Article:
Sheryl Sandberg and LeanIn.Org launched a campaign to encourage more girls to lead, #banbossy, for the 1 year publishing anniversary of her book Lean In. In her book she recalled a childhood experience of being called bossy, when in reality she viewed her playground behavior as early leadership qualities. At that time she was viewed negatively because nice little girls weren’t suppose to act that way. Nice girls weren’t suppose to be assertive or ambitious and were discouraged from doing so. She was disheartened and feels that young girls shouldn’t be labeled harmfully for doing the same things that men do. She’s not the only one. Big names like Beyoncé, Jennifer Garner, Condoleezza Rice, the Girl Scouts and many others are behind this campaign. This campaign is trying to combat the negative deep-rooted stereotypes of how girls are discouraged when trying to assert their views. This isn’t just fluff Sheryl Sandberg is throwing out there because she’s bitter about bullying. There is real data that supports this.
A study conducted by the Girl Scouts in 2008 revealed that young girls from ages 8 to 17 purposely avoided leadership roles for fear of being labeled bossy and disliked by their peers. It also showed that self-esteem rates dropped 3.5 times more than boys.
What’s more alarming is that as these young girls enter adulthood, bossy gets replaced with another B word. We’ve all been there. The #banbossy campaign shines new positive light towards breaking stereotypes and encouraging girls to understand that there are no limits to what they can accomplish. It’s a platform to get talking about gender roles and negative labels imposed unfairly on women.
#Banbossy was successful, but there was also a barrage of criticism. Micheline Maynard, a Contributor to Forbes, published an article titled “Dear Sheryl Sandberg: There Are Far Worse Things Than Being Called Bossy.” In it Maynard explains that Sheryl Sandberg is “projecting her experience onto her gender,” that bossy isn’t a word that applies only to women, and is not the same thing as being a leader. Bossy is a gender neutral adjective she states, and “given the nastiness that many women face on a daily basis, being called bossy is the least of our problems.” She concludes that the solution to the problem isn’t banning the word bossy, but to teach young girls to believe in possibilities, no matter what anyone says about them. Although Maynard says it differently than Sandberg, the focus is still, thankfully, to encourage young girls.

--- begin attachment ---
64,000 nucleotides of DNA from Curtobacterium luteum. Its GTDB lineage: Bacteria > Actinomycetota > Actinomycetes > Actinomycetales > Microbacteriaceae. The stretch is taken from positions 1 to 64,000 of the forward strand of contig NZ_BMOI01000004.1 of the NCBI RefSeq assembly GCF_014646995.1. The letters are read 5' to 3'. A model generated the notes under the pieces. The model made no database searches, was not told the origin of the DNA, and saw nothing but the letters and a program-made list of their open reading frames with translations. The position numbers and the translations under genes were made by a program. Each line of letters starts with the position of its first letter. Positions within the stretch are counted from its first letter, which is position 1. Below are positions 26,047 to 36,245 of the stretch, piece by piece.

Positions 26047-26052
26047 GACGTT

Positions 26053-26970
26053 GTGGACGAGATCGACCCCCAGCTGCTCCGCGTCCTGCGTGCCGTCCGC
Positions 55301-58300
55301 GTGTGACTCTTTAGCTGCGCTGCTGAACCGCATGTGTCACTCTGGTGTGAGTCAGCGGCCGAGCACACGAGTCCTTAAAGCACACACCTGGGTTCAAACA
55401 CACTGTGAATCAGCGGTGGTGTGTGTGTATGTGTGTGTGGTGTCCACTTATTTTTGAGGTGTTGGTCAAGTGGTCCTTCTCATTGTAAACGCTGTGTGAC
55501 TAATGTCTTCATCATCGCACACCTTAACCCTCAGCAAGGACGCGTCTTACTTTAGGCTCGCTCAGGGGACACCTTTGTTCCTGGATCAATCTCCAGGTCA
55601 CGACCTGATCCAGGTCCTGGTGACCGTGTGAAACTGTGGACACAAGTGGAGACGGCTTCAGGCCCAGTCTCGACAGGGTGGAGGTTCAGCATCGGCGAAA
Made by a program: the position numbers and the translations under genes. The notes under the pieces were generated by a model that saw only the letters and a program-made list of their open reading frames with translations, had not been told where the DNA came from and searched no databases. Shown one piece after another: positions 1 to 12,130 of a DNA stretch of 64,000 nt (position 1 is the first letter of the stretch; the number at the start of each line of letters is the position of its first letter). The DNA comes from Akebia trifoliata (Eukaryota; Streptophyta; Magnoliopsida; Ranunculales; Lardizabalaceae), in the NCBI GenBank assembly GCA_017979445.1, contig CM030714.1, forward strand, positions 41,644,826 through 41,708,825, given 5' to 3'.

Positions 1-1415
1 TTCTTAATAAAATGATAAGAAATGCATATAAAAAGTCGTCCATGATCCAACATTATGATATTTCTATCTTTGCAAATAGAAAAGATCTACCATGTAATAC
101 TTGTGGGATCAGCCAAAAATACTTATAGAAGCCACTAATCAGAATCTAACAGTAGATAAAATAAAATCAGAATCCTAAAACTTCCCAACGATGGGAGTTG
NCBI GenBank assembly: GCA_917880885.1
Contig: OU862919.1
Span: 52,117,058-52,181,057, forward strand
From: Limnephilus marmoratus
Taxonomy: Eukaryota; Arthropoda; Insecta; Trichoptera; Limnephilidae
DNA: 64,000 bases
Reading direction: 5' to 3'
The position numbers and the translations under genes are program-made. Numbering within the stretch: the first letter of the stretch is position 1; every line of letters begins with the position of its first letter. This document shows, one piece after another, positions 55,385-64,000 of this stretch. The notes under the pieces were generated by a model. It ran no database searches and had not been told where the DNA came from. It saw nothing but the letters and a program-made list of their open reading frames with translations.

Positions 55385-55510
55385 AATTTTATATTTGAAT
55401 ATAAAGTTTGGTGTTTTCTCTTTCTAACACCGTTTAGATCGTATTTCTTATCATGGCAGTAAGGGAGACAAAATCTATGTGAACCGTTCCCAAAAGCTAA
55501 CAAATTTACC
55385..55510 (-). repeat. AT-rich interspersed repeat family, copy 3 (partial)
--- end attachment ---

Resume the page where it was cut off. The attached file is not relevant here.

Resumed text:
Others in the feminist blogosphere have switched the focus to #bossyfeminism and discuss reclaiming the term bossy. It’s okay to be bossy. So what? Amy Poehler was quoted as saying “I just love bossy women. I could be around them all day. To me, bossy is not a pejorative term at all. It means somebody’s passionate and engaged and ambitious and doesn’t mind leading.”
Another blogger stated that we should “own the living shit out of bossiness.” and teach girls to harness their confidence.
Others have stated that these leadership tools and resources are already available for young women and they don’t see the value in a large campaign featuring many celebrities to #banbossy. Is all this really necessary? Also, the semantics of the campaign can distract from “real” gender inequality issues. It’s already invited critics to focus on the literal meaning of banning a word, instead of focusing on the double-standard that women face. Lastly, some feel that it misses the mark on engaging women of color, an important demographic concerned with bossy labels.
Although Sandberg is not a multi-faceted academic feminist, she is a wildly successful corporate leader and this just scratches the surface of changes that need to be made for women. It may not be the biggest problem women are facing, but it’s certainly not unimportant. Whatever side you’re taking, #banbossy or #bossyfeminism, doesn’t matter. As long as the conversation keeps going.
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